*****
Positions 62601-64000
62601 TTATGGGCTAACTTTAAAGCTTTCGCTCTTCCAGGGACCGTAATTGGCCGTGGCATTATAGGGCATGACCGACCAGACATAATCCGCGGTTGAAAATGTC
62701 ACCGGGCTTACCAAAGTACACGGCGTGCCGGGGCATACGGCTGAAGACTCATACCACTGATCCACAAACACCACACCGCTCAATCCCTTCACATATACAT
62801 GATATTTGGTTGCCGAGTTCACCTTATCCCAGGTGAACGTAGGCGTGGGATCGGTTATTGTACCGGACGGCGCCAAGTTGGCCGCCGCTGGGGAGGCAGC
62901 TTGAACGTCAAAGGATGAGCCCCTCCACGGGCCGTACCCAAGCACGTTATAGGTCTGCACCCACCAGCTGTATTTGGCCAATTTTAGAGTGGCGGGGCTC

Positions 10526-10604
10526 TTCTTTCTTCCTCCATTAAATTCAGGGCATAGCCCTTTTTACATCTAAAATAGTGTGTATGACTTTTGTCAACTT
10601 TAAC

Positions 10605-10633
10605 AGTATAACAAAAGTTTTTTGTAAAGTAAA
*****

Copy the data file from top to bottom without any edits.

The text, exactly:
Positions 62601-64000
62601 TTATGGGCTAACTTTAAAGCTTTCGCTCTTCCAGGGACCGTAATTGGCCGTGGCATTATAGGGCATGACCGACCAGACATAATCCGCGGTTGAAAATGTC
62701 ACCGGGCTTACCAAAGTACACGGCGTGCCGGGGCATACGGCTGAAGACTCATACCACTGATCCACAAACACCACACCGCTCAATCCCTTCACATATACAT
62801 GATATTTGGTTGCCGAGTTCACCTTATCCCAGGTGAACGTAGGCGTGGGATCGGTTATTGTACCGGACGGCGCCAAGTTGGCCGCCGCTGGGGAGGCAGC
62901 TTGAACGTCAAAGGATGAGCCCCTCCACGGGCCGTACCCAAGCACGTTATAGGTCTGCACCCACCAGCTGTATTTGGCCAATTTTAGAGTGGCGGGGCTC

Positions 10526-10604
10526 TTCTTTCTTCCTCCATTAAATTCAGGGCATAGCCCTTTTTACATCTAAAATAGTGTGTATGACTTTTGTCAACTT
10601 TAAC

Positions 10605-10633
10605 AGTATAACAAAAGTTTTTTGTAAAGTAAA